It is extremely common nowadays to see people with highly cushioned footwear, whether running shoes with thick protective soles, specialized walking shoes, or orthopedic shoes. Though more expensive, these shoes are generally considered more comfortable, able to provide better protection for the feet, and to make better balance, posture, and stability easier to achieve. Consequently, these shoes are considered especially important for elderly people.
However a team of researchers from Harvard University, along with colleagues from a number of other universities, hypothesized that thick-soled shoes might actually be worse for one’s balance and stability.
Their reasoning was relatively straightforward: until the modern era it was relatively common for people to walk barefoot or in relatively thin-soled shoes. As a consequence, these individuals built up a strong, thick calluses. Calluses protect feet by preventing injury caused by rough or uneven ground, similar to the way well-padded shoes protect feet.
However, other consequences of wearing thick-soled shoes had not been studied previously.
The research team’s conclusions were published in the prestigious journal Nature. In summing up the team’s research goals, lead researcher Dr. Daniel Lieberman stated, “As habitually barefoot individuals are thought to develop thick calluses, and individuals with minimal calluses often find barefoot walking on rough surfaces to be uncomfortable, it is commonly assumed that the calluses, similar to thick shoe soles, trade offered protection with the ability to perceive tactile stimuli. […] However, if callused skin is stiff, it should transmit mechanical stimuli to the [specialized sensory receptors] in the deeper [skin layers] with little dampening [of sensation].”
If this hypothesis were true, then the ability to transmit accurate stimuli from callused feet would help us to make automatic corrections to the way we walk, based on evidence about the terrain we are navigating, thus allowing us to balance and stabilize ourselves more efficiently.
After studying people from various countries who wore a wide variety of footwear, the researchers’ hypothesis was confirmed. People who walked barefoot, in moccasins, or in shoes with thin soles had far thicker and harder calluses than people who wore thick-soled, well-padded shoes. The researchers were able to confirm that the greater thickness of the calluses did not detract at all from the nerve sensitivity to the plantar nerves.
On the other hand, people who wore shoes that were well-cushioned had reduced plantar nerve sensitivity. As a consequence of this reduced sensitivity — and despite the fact that their feet were well protected by their cushioned shoes — these individuals experienced greater impact on the joints of their feet, ankles, knees, and back, since there was no automatic adjustment made by the body to suit the terrain the person was traversing.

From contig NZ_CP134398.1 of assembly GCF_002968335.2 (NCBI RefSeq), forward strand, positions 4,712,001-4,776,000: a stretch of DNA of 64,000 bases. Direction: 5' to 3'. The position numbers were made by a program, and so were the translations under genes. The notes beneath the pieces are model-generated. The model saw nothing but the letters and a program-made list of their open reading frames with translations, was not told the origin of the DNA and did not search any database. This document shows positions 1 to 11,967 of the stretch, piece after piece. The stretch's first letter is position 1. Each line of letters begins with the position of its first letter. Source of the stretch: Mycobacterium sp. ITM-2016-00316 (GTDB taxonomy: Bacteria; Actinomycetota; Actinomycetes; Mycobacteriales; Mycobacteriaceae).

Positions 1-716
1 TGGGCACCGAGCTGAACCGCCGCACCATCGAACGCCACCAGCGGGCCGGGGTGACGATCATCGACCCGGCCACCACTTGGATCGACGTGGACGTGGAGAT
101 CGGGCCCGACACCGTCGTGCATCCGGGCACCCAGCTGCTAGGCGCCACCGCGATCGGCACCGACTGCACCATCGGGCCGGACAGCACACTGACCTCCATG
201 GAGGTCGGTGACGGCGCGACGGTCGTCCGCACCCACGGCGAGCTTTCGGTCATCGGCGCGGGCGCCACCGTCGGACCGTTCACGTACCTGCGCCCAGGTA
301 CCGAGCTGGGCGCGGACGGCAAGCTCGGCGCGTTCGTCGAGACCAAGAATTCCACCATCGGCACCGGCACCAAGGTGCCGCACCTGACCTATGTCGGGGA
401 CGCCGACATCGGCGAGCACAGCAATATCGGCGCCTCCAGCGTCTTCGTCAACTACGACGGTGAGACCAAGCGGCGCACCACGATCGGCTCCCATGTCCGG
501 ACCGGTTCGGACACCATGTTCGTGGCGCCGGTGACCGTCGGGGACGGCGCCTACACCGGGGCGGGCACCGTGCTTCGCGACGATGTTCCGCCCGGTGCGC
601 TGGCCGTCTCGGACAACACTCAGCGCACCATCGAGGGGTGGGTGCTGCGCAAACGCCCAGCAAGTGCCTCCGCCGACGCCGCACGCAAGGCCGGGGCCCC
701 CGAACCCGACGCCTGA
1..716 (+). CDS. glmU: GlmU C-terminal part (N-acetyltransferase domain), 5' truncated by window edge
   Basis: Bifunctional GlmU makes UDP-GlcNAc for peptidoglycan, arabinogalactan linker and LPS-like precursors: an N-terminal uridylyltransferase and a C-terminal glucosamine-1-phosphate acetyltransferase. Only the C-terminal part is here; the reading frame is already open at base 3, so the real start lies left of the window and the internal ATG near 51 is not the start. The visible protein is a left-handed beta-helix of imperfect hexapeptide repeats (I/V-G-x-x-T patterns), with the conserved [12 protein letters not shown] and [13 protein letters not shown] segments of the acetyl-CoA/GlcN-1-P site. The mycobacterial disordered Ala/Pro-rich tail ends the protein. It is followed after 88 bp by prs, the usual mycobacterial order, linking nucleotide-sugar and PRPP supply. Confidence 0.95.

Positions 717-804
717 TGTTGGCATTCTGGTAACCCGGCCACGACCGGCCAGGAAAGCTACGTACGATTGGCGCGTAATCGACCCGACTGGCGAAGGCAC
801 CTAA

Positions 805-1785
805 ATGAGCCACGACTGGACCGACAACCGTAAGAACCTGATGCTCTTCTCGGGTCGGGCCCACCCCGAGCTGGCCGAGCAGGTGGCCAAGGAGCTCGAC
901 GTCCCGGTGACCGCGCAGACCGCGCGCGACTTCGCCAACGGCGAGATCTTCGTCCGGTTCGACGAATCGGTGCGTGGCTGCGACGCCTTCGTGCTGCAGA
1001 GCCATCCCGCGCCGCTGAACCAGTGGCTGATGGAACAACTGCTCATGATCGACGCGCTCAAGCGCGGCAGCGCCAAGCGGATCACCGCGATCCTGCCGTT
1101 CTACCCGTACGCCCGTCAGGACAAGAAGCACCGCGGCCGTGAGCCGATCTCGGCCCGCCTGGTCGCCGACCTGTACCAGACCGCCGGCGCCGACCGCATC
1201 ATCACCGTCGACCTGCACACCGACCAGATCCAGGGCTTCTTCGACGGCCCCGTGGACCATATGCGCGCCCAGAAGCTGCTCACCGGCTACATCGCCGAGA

The authors questioned whether wearing special protective shoes, for example orthotics, was actually beneficial for individuals in the long run. The authors concluded by noting: “There is a need for prospective studies on the potential costs and benefits of minimal footwear, such as moccasins or sandals, with relatively thin, stiff, and uncushioned soles that function more similarly to calluses, relative to highly cushioned shoes that have become common only since the industrial era.”
At Hamilton Grove Healthcare and Rehabilitation Center, in Hamilton, NJ, our care programs are designed specifically to meet the unique needs and interests of seniors and long-term care patients. We emphasize restorative care, maximizing each patient’s potential to regain and maintain function and mobility.
We foster an environment that is cheerful and enthusiastic, so residents truly relish and appreciate life.
Our outstanding Social Services team works hard to ensure that every resident thrives socially, emotionally, and spiritually.
We promote a culture of independence, crucial for emotional, social, and physical health. Residents are encouraged to choose their activity and meal preferences, and to perform tasks and activities as self-sufficiently as possible.
We carefully select, train and re-train our wonderful caregivers, who are especially sensitive to the needs of our long-term care patients. They treat residents with love, compassion, and dignity.
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